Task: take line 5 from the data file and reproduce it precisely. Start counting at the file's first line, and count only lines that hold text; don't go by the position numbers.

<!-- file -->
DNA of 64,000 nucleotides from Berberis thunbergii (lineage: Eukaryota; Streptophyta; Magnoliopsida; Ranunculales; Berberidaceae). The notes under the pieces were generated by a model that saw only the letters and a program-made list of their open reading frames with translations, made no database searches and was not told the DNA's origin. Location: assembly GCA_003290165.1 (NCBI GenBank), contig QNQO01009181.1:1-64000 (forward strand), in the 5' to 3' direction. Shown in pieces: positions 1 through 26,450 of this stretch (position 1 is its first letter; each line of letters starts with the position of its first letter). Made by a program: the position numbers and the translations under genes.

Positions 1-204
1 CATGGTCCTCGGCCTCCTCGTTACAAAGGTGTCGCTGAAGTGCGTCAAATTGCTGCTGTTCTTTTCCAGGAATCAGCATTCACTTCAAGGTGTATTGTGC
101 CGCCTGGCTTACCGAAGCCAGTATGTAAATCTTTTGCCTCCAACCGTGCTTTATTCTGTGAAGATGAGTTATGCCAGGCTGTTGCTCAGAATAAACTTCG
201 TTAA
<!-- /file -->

201 TTAA